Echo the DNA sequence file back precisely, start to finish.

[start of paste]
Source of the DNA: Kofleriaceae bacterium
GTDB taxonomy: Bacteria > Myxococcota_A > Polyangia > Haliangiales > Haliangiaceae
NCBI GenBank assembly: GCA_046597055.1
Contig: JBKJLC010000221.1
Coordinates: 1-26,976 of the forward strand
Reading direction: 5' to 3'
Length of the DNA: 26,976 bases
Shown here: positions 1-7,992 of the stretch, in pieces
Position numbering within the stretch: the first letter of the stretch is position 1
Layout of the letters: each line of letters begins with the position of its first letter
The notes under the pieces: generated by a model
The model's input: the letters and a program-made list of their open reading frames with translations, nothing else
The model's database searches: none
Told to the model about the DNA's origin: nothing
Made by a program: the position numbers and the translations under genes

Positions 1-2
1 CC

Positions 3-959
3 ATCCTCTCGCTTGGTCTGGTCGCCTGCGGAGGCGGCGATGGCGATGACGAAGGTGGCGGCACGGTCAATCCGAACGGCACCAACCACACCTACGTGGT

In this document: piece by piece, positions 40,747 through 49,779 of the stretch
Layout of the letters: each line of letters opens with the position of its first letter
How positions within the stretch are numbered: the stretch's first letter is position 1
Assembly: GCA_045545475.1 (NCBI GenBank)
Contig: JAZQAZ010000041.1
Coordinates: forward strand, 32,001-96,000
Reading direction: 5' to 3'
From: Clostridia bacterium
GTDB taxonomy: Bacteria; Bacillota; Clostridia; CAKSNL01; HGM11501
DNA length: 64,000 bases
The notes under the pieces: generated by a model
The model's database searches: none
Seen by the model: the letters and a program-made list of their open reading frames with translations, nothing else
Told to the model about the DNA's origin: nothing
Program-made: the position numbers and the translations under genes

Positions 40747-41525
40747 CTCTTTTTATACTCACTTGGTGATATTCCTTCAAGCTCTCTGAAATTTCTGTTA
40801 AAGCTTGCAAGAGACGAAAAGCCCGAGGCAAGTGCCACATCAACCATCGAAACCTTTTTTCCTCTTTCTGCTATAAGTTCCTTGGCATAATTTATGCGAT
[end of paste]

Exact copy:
Source of the DNA: Kofleriaceae bacterium
GTDB taxonomy: Bacteria > Myxococcota_A > Polyangia > Haliangiales > Haliangiaceae
NCBI GenBank assembly: GCA_046597055.1
Contig: JBKJLC010000221.1
Coordinates: 1-26,976 of the forward strand
Reading direction: 5' to 3'
Length of the DNA: 26,976 bases
Shown here: positions 1-7,992 of the stretch, in pieces
Position numbering within the stretch: the first letter of the stretch is position 1
Layout of the letters: each line of letters begins with the position of its first letter
The notes under the pieces: generated by a model
The model's input: the letters and a program-made list of their open reading frames with translations, nothing else
The model's database searches: none
Told to the model about the DNA's origin: nothing
Made by a program: the position numbers and the translations under genes

Positions 1-2
1 CC

Positions 3-959
3 ATCCTCTCGCTTGGTCTGGTCGCCTGCGGAGGCGGCGATGGCGATGACGAAGGTGGCGGCACGGTCAATCCGAACGGCACCAACCACACCTACGTGGT

In this document: piece by piece, positions 40,747 through 49,779 of the stretch
Layout of the letters: each line of letters opens with the position of its first letter
How positions within the stretch are numbered: the stretch's first letter is position 1
Assembly: GCA_045545475.1 (NCBI GenBank)
Contig: JAZQAZ010000041.1
Coordinates: forward strand, 32,001-96,000
Reading direction: 5' to 3'
From: Clostridia bacterium
GTDB taxonomy: Bacteria; Bacillota; Clostridia; CAKSNL01; HGM11501
DNA length: 64,000 bases
The notes under the pieces: generated by a model
The model's database searches: none
Seen by the model: the letters and a program-made list of their open reading frames with translations, nothing else
Told to the model about the DNA's origin: nothing
Program-made: the position numbers and the translations under genes

Positions 40747-41525
40747 CTCTTTTTATACTCACTTGGTGATATTCCTTCAAGCTCTCTGAAATTTCTGTTA
40801 AAGCTTGCAAGAGACGAAAAGCCCGAGGCAAGTGCCACATCAACCATCGAAACCTTTTTTCCTCTTTCTGCTATAAGTTCCTTGGCATAATTTATGCGAT